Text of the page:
On the subject of ads, there’s also the Fo-Mac ad for their rod holders and the ever-famous “Ugh! Button” butt cap. Amazingly the Ugh! Button was popular back throughout the 70s with anglers who were using the old-style pistol grips before Lew Childre came out with a much better mouse trap.
Another ad, on page 9, though, really caught my eye. Bob Hinman Outfitters was advertising a thermal sweatshirt, polaroid sunglasses and, to my surprise, an inflatable life vest that was actuated when the angler fell into the water. In the ad they state that CO -probably more likely CO2 – would inflate the PFD and support a 200-pound person. A search of the internet didn’t provide any clues as to whether or not a patent was ever filed but it sure makes you wonder about S.O.Spenders and the Mustang PFDs we wear today.
Page 10 is titled “New for the Bass Caster” and is a review of new items on the market for bass fisherman. New items in this issue are the Dennis Life Guard Seat, Rebel’s new metal-lipped deep-diving minnow, Lowrance’s Fish-n-Temp, the Seater Heater heated seat, UMCO’s new refrigerated possum belly tackle boxes, and Vexilar’s new straighline paper graph for $698.
On further in the issue is the Lake Barkley Invitational tournament report. This event was sponsored by BCAS and was held September 26-27, 1970. Charlie Bumpas of Clarksville, TN won the event with a two-day total of 44 pounds. Bobby Adams, Hendersonville, TN, placed second with 32-08 and Brack Maupin, Richmond, KY placed third with 31-05. The rest of the top-10 were:
- 4th place: Terry Pryor, TN
- 5th Place: Bernie Keene, KY
- 6th place: Aldreson Clark, KY
- 7th place: E.R. Polly, KY
- 8th place: Hugh Massey, KY
- 9th place: Fred Brist, TN
- 10th place: Bobby King, KY
This was a well written and covered tournament report for such a small organization. I would put it on par with Bassmaster reporting at the time, maybe even a little better as they devoted seven pages to this event alone.
At this point, I think I’ll stop. There’s so much this issue to talk about but I think you’ll get much more out of it if you read it yourself.
Below is the gallery of this issue. Click on the first picture and then page through the magazine with the left and right arrows. I hope you enjoy this look back at The Lunker Hole Number 4.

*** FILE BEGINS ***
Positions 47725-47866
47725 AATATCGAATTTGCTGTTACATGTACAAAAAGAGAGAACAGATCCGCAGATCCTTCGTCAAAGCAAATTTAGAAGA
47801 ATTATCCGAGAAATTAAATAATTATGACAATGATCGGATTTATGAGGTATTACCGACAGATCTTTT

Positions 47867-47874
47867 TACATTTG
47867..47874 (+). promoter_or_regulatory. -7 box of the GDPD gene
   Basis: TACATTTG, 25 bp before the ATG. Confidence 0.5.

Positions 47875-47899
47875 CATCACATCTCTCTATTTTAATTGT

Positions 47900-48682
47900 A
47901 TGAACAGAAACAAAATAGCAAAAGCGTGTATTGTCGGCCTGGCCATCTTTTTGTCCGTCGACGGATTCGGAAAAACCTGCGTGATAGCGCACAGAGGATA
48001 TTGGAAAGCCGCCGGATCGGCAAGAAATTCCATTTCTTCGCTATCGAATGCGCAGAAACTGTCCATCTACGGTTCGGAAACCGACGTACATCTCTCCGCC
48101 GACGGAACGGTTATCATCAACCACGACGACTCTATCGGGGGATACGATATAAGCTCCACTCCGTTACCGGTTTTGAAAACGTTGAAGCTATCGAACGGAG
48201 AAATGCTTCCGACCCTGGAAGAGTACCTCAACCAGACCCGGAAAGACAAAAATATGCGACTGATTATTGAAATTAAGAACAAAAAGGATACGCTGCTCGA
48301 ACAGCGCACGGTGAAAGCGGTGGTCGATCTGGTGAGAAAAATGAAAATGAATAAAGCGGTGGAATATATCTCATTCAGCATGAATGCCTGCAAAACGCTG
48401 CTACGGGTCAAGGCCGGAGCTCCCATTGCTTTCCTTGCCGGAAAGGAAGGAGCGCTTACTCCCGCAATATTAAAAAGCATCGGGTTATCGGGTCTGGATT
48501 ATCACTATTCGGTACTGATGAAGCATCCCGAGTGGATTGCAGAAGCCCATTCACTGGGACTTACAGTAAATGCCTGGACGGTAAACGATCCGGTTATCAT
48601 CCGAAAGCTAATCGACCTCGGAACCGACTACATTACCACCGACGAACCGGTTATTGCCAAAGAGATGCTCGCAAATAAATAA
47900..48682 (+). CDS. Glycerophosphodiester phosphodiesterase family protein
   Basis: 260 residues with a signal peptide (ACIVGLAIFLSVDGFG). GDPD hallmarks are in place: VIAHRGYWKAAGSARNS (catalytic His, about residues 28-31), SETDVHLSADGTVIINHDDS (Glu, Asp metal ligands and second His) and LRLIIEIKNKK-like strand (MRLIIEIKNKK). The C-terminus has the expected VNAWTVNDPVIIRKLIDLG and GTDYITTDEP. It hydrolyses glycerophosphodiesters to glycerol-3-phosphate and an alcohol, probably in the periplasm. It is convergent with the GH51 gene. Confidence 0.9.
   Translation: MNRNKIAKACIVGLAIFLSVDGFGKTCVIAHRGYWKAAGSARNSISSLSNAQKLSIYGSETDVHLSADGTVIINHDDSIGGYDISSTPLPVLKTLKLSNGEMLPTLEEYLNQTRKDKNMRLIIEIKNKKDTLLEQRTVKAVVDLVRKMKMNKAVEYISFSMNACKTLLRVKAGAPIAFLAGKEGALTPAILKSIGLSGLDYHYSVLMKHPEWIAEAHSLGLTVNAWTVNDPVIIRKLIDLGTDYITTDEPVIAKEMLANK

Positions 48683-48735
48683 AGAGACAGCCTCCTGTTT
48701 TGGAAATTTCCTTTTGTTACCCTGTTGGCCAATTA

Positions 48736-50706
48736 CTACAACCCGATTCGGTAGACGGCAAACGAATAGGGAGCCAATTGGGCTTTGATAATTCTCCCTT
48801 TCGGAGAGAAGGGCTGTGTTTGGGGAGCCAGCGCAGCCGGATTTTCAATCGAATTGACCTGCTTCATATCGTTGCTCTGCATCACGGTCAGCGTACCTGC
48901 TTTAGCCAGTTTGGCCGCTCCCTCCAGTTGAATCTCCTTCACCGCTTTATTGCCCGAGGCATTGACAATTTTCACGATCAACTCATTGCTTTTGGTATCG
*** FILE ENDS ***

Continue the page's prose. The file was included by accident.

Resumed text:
Growing up in the Midwest(St. Louis), BCA had a large presence and following in this area. Most of their tournaments were regionally based in the Central region of the country. Not sure of the exact timeframe they remained relevant, but seemed to be the 1970’s into the early 80’s. As you have shown, they also published a quality magazine that only got better as time went on. I only wish that I had saved all the issues that I once had accumulated, as they would have provided a great look back in time, much like this post did.
Mike, thanks for the comment. I agree with you on BCA and The Lunker Hole. They provided something missing in the Midwest for the angler who couldn’t fish the national events like Bassmaster. I’m lucky in that I have a few issues that I’ll be sharing on the site. Prior to meeting David Fields I had Issues 4, 7 and 9 from 1970 through 1971 as well as a smattering of issues from 1978 and the full set of 1979 issues. David gave me a number of issues from 1972 through 1975, maybe 76 to help me share them with everyone. As I get them scanned, organized and write articles on them, I will post them. It just takes time.
David has been an unbelievable help with BCA as he fished some of the early events and then worked for them for a while. I look forward to working with him more to answer a lot of the questions I have regarding the organization.
I also have in my library magazines from other organizations, such as Western Bass/U.S. Bass, The National Bassman, American Angler, American Bass Fisherman, Poor Boys Fishing Association, Pro Bass, and others. It’s just a daunting task to scan everything. LOL. It takes two minutes per page to scan at the resolution required for you all to be able to read on the site. Multiply 2 minutes by 40 pages and you see my dilemma. 🙂
Thanks so much for commenting on the site. It’s people like you who make this fun and make us feel like we’re actually doing something people enjoy!
BFA is a unique and valuable source of information regarding the history and colorful past of the great sport of bass fishing. For some of us “old timers” it is a delightful remembrance of days gone by, and for the younger generation a great educational source that documents the pioneers and developments that paved the way for much of what we enjoy today. Your efforts are appreciated and applauded, Terry. Keep up the good work!